McKinley High School is proud of her long standing traditions. Over the years, they have been proudly and steadfastly maintained by students, teachers, administrators, and alumni of McKinley.

The school colors, black and gold, were selected when McKinley High School was very young. Gold was chosen for McKinley’s close association with Hawaiian royalty. Not only was the school started during the reign of Kamehameha V, but also Honolulu High School, the predecessor of McKinley High School, used the palace of Princess Ruth for a school house.

In searching for a color to compliment the gold, black was agreed upon. Part of the reason for the selection was that many McKinley graduates continued their education at Princeton University, whose colors are also black and gold. The nickname, “Tigers”, was possibly derived from the close association with Princeton.

Other cherished aspects of McKinley’s history is the Code of Honor written in 1927 by student Mun Chee Chun. The code expressed the high standard of behavior which McKinley students tried to maintain. The original plaque of the code is proudly displayed in the main foyer of the Administration building.

Commencement Exercises are traditionally held on campus. Beginning in the 1930’s, the growing enrollment in the student body made it increasingly difficult to hold an indoor graduation. For this reason, it was suggested by a faculty member that the ceremony be moved outdoors on the front of the Administration Building on the first Sunday in June. This tradition is still honored today.

A tradition firmly upheld by all McKinley students is the respect given to the oval area surrounding President McKinley’s statue. No one is allowed to walk on the grassy oval. Only a graduating senior is allowed this privilege of crossing the oval on his or her Commencement Day.

In 1923, a contest was held to choose a school song. Of the many excellent entries, the song written by Edward Himrod, then adviser of the Daily Pinion, was chosen. “Hail, McKinley, Hail” was chosen as the school alma mater and was set to music by Walter Maygrove, McKinley band director.

Singing “Black and Gold” during the last three minutes of each football game began in the late 1950’s. Dr. Richard Lum, the band director of McKinley, used it to boost the pride in the team. Though the song had been sung since the 1920’s, establishing this tradition was especially loved by the students.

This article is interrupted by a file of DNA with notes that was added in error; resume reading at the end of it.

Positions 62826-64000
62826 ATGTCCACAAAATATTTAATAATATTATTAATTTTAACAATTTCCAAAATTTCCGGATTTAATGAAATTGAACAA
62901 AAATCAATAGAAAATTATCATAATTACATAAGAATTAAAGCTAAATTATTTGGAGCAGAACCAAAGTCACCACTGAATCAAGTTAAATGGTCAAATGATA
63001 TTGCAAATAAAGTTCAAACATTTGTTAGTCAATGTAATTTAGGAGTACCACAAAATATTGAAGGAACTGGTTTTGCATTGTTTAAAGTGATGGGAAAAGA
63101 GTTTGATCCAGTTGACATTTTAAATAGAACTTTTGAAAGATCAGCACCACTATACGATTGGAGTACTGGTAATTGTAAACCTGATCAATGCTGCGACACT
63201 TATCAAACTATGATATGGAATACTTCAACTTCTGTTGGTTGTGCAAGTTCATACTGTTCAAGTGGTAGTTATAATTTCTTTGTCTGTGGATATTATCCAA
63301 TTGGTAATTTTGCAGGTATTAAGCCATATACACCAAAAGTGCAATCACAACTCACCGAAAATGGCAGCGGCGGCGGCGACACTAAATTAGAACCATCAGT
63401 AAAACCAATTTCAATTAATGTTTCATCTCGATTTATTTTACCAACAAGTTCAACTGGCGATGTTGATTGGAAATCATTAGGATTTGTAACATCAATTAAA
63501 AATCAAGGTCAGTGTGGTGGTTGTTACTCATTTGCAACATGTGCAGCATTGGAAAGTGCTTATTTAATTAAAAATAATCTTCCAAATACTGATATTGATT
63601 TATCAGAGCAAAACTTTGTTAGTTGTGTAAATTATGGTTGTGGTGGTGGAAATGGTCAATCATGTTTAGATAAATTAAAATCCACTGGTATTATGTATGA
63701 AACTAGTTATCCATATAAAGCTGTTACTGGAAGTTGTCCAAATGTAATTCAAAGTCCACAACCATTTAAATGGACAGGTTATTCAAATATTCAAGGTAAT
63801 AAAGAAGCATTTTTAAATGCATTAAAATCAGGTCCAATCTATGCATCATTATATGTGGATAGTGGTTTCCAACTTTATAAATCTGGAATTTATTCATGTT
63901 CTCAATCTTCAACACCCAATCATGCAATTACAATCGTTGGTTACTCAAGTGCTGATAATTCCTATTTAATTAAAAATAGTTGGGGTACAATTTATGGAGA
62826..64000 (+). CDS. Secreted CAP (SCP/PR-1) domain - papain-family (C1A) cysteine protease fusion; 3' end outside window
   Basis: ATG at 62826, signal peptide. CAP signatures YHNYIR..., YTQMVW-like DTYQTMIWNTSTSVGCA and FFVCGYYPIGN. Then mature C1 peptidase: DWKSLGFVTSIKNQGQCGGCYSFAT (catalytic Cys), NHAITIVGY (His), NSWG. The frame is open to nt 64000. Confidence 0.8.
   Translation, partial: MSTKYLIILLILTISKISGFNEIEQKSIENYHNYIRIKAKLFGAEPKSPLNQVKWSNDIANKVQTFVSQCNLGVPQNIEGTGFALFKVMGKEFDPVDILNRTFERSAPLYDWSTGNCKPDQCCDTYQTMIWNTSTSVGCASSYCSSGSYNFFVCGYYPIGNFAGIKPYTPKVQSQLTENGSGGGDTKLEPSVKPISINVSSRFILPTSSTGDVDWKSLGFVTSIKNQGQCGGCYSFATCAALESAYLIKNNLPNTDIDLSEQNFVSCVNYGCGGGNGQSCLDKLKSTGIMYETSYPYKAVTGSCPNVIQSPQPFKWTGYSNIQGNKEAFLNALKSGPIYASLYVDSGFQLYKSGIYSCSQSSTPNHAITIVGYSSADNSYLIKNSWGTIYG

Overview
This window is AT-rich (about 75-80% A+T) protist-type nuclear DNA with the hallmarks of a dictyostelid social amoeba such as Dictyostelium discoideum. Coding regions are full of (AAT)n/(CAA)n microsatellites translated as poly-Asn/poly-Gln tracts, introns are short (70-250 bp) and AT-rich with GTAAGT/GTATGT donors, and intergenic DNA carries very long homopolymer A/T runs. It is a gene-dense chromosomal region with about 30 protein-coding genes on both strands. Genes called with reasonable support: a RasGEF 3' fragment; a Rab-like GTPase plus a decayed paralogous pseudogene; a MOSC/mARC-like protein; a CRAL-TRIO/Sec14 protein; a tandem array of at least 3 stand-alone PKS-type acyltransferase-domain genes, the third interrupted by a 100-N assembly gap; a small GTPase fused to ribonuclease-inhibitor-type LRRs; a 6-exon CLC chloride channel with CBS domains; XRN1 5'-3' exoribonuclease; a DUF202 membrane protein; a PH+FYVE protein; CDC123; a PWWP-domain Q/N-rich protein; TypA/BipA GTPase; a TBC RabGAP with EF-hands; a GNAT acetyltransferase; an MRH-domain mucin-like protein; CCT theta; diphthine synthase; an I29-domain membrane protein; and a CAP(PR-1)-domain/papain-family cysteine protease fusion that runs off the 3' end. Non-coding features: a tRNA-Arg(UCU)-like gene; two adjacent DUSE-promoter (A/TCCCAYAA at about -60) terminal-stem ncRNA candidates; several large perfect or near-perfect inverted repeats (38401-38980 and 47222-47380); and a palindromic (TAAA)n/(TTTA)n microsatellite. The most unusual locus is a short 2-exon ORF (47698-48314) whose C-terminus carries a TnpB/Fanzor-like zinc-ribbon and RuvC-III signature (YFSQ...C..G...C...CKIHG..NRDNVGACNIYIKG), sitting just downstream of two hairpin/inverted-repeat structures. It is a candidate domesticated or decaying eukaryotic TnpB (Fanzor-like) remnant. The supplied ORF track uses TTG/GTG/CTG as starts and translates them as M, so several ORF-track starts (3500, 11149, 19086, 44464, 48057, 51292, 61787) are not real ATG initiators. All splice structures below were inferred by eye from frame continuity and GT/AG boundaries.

This tradition continues and the “Black and Gold” is traditionally sung at all spirit rallies, athletic games, class reunions, and Commencement. “Black and Gold” is so well known that it is often mistaken as the school alma mater.

Since its beginning, McKinley has always produced leaders and forerunners for Hawai’i. But she has also produced men and women who are not famous, yet who are a vital part of the life of these Islands. Prior to 1986, photographs of distinguished alumni were hung in the hallway of the Administration building in no formal or organized manner.

In 1986, the faculty and alumni formalized and implemented the Hall of Honor recognition program. The Hall of Honor recognizes McKinley’s outstanding alumni who have brought honor to the school and community through their achievements and contributions. Today, this program continues as distinguished alumni are recognized with a formal induction assembly before faculty and students.

Perhaps the most outstanding McKinley tradition is the school spirit and pride which has sparked campus life. We have a proud raising by students and teachers for a swimming pool, forming a human chain to pass rocks from the campus to Punchbowl to help build the lookout, collecting coconuts for trees to be planted at Ala Moana Park, and baking cookies for American soldiers during World War II.

These traditions have made McKinley students and alumni proud to be Tigers. Though our school has been modified with the times, our spirit and pride remain constant.

McKinley High School has contributed to the growth of our state and our nation. Our alumni have poured into the mainstream of American life in times of peace and stress.

It was best put by Teichiro Hirata, principal of McKinley High School during its Centennial Celebration in 1965:

“Yet, by far the greatest contribution McKinley has made and will continue to make is in her graduates, nameless in many instances, who served their respective communities in honest human endeavor. The day-to-day average citizen who provides goods and services, provides the best for their families with the sweat of their brow, who respects law and order, and who furnishes their sinew of war in times of international conflict. This is McKinley’s claim to greatness. Like Cornelia, mother of Roman Gracchi, McKinley echoes:

“These are my jewels. I give them to my country.”

McKinley continues to respect her past and build towards the future.